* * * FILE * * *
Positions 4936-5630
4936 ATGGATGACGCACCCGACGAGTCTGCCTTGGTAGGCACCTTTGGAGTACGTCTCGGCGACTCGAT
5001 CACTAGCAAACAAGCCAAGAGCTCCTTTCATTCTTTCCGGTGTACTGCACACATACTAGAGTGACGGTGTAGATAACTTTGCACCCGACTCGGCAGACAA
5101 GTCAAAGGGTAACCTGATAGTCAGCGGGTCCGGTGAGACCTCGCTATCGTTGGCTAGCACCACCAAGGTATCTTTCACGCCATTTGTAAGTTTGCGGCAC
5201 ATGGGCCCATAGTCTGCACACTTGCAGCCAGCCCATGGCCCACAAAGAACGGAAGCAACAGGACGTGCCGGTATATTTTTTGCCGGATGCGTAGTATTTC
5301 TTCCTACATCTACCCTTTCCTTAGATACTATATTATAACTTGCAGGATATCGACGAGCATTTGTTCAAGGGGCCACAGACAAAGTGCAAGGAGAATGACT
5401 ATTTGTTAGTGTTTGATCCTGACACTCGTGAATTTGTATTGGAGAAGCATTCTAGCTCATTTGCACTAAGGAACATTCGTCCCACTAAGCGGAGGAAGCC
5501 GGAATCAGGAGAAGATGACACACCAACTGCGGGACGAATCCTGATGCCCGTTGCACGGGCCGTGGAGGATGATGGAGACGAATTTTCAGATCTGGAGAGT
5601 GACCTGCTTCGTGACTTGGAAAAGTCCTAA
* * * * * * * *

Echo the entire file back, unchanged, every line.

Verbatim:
Positions 4936-5630
4936 ATGGATGACGCACCCGACGAGTCTGCCTTGGTAGGCACCTTTGGAGTACGTCTCGGCGACTCGAT
5001 CACTAGCAAACAAGCCAAGAGCTCCTTTCATTCTTTCCGGTGTACTGCACACATACTAGAGTGACGGTGTAGATAACTTTGCACCCGACTCGGCAGACAA
5101 GTCAAAGGGTAACCTGATAGTCAGCGGGTCCGGTGAGACCTCGCTATCGTTGGCTAGCACCACCAAGGTATCTTTCACGCCATTTGTAAGTTTGCGGCAC
5201 ATGGGCCCATAGTCTGCACACTTGCAGCCAGCCCATGGCCCACAAAGAACGGAAGCAACAGGACGTGCCGGTATATTTTTTGCCGGATGCGTAGTATTTC
5301 TTCCTACATCTACCCTTTCCTTAGATACTATATTATAACTTGCAGGATATCGACGAGCATTTGTTCAAGGGGCCACAGACAAAGTGCAAGGAGAATGACT
5401 ATTTGTTAGTGTTTGATCCTGACACTCGTGAATTTGTATTGGAGAAGCATTCTAGCTCATTTGCACTAAGGAACATTCGTCCCACTAAGCGGAGGAAGCC
5501 GGAATCAGGAGAAGATGACACACCAACTGCGGGACGAATCCTGATGCCCGTTGCACGGGCCGTGGAGGATGATGGAGACGAATTTTCAGATCTGGAGAGT
5601 GACCTGCTTCGTGACTTGGAAAAGTCCTAA